Healthy self-discipline is a set of capacities that are grown over time. Self-discipline unfolds through three general stages. As a parent, it is important for you to know these levels of self-discipline so you can meet your child where he is at developmentally and not unnecessarily strain your relationship.
The Impulsive Self
Babies are all instinct and impulse. You as a parent are there to support their instincts when they are life-affirming and nourishing, and to intervene when they are not. For instance, you help them to feed when they are hungry and help them get to sleep when needing rest. But you intervene and create boundaries when, for example, your nine-month-old starts to put a nickel in her mouth, or your toddler starts to run out into traffic. Nature has put young, impulsive creatures in the care of wiser adults for protection, care, and guidance.
Our instinctual brain is an important part of our wholeness, but its impulsiveness can get our children into trouble. As parents, we want to preserve the healthy instincts, but rein in our children’s dangerous behaviors until they learn to tell the difference and can modulate their impulses themselves. The same is true for transgressions with other people: when our children are being disrespectful, we gently help them to behave in more appropriate ways. Close external parental guidance is necessary for young, impulsive children through at least the first seven years of life.
The 3 Levels of Self-Discipline
The judge is a layer of the developing psyche that helps us behave independent of our parents and authority figures. It is largely composed of the ideas, beliefs, and judgments handed down by adults about what is good and bad, right and wrong. We study and memorize our parents’ values and rules because we need to be on their good side to get our basic needs met. But the judge also gathers “rules to live by” simply by the child exploring his world and learning what works and what does not, what is dangerous and what is safe. The judge can be thought of as a rulebook in the mind, and its ultimate goal is to keep us safe.
It is like having a little parental voice inside your head that reminds you of the right thing to do when your impulsive self would have you grab that third cookie. This rulebook is a natural and normal development for human beings; it helps our children navigate the world on their own—to not grab that cookie without us having to remind them. It supports children by helping them to act in harmony with the cultural expectations of the people with whom they interact. When children succeed in doing the right thing, they feel proud and competent, and receive positive feedback from the world. So the judge is a healthy and necessary first step in that direction, but it is not the end game that nature intended.
There are two aspects of the judge that make it a less than wise and compassionate guide to respectful and responsible behavior. The first is that this internal rulebook does not carry true wisdom, but is rather a reflection of what has worked in the past. Applying old strategies that worked at home with mom and dad may not be what the current life situation calls for. In this way, the judge is more historical and reactive than present-focused and responsive. The second aspect of the judge that can be problematic is its tendency to treat us with harshness and intimidation rather than kindness and encouragement. Although it is trying to protect us and keep us safe, the way it does so can create internal feelings of shame, guilt, and fear. The judge often plays the role of the righteous ruler in our head, reprimanding us when we go off course.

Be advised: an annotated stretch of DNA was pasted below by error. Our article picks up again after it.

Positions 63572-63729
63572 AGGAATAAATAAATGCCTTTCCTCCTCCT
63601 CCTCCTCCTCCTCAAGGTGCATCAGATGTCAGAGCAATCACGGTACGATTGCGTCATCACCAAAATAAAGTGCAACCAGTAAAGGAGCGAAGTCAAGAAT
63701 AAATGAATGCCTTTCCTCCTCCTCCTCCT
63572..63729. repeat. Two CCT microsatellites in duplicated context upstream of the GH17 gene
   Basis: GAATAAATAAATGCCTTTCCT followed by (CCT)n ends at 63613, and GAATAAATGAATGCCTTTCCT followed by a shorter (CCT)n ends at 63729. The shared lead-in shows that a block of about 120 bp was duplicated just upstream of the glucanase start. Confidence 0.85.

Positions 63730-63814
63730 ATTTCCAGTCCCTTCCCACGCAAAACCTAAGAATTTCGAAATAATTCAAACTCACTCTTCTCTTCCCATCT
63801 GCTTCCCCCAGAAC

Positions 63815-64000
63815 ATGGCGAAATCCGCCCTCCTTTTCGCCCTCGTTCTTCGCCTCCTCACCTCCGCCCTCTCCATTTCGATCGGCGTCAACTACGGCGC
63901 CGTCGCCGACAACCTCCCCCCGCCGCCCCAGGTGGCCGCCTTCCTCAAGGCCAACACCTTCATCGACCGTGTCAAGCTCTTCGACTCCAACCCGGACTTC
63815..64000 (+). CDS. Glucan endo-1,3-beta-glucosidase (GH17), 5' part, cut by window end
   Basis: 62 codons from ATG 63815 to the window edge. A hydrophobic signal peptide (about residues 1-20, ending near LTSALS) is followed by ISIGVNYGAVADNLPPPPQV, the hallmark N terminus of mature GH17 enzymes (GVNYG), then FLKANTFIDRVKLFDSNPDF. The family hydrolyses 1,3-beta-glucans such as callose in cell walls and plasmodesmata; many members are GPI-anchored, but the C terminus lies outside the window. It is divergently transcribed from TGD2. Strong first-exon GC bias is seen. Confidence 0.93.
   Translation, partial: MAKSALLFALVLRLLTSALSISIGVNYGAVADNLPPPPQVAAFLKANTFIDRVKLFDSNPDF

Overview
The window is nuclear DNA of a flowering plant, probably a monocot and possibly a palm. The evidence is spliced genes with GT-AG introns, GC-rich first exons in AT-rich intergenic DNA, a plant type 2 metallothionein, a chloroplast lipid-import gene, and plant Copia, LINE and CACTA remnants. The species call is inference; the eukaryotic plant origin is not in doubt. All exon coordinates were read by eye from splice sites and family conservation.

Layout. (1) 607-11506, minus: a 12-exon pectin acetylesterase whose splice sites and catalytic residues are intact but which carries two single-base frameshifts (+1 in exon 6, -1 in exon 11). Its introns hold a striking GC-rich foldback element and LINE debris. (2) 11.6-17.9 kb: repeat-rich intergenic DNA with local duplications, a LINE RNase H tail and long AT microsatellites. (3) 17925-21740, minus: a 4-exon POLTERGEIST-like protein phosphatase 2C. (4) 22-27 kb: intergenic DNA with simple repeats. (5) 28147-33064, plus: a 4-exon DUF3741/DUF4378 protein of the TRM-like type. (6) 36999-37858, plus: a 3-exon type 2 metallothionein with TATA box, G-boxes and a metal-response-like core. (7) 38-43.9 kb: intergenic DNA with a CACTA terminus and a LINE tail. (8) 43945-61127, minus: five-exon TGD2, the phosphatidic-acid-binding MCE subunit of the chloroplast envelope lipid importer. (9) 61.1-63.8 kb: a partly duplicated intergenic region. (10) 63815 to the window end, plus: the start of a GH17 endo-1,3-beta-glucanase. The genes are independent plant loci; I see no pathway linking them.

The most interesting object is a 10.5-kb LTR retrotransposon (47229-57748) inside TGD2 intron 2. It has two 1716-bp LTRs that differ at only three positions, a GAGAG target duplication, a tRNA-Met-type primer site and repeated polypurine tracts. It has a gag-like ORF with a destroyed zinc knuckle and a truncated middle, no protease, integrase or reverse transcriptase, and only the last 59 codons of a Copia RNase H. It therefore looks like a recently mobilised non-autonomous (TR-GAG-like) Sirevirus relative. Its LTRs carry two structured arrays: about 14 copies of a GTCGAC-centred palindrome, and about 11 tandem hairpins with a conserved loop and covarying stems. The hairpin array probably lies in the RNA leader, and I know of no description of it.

The judge is not all bad; it does help us evaluate situations based on past knowledge. And yet, it is most helpful when used like training wheels to guide our child roughly between the ages of seven and 14; that is, until she begins to develop her own authentic value system and emotional intelligence. Once she develops her own internal compass, she can use her naturally wise and loving heart—her authentic self—to guide her toward respectful and responsible behavior based on the truth of this moment.
The Authentic Self
Beginning in mid-adolescence, we can grow beyond both our impulsive self and our judge. Not all do so, but in our teens, we can begin to mature into our authentic self. At this stage of self-discipline, we become acutely interested in what we feel, what we see, and what we believe about the world. We begin to close ourselves off somewhat to the influence of our parents and the rules and roles of society. It is a time of discovery, when we begin to find our own North Star and internal compass to guide us toward what we value and aspire toward.
As more time passes and we enter our twenties, we can become even more self-aware. We begin to track when impulses and judgments are arising in our minds and bodies and are trying to gain control over our behavior. We become more capable of not acting from our histories. We begin to discriminate our real-time insights, values, and vision for the future. From the authentic self, we can override our unconscious “go-system” and instead consciously choose the best course of action from our more informed, better regulated “know system.” This capacity—what we call mindfulness—is the heart of Mindful Discipline and the key to conscious parenting.
This is why the development of healthy self-discipline is so important. Without it, how are our children going to live authentic, meaningful lives? How are they going to be able to engage in the give and take of intimate and social relationships? And how are they going to become wonderful parents like you and me?
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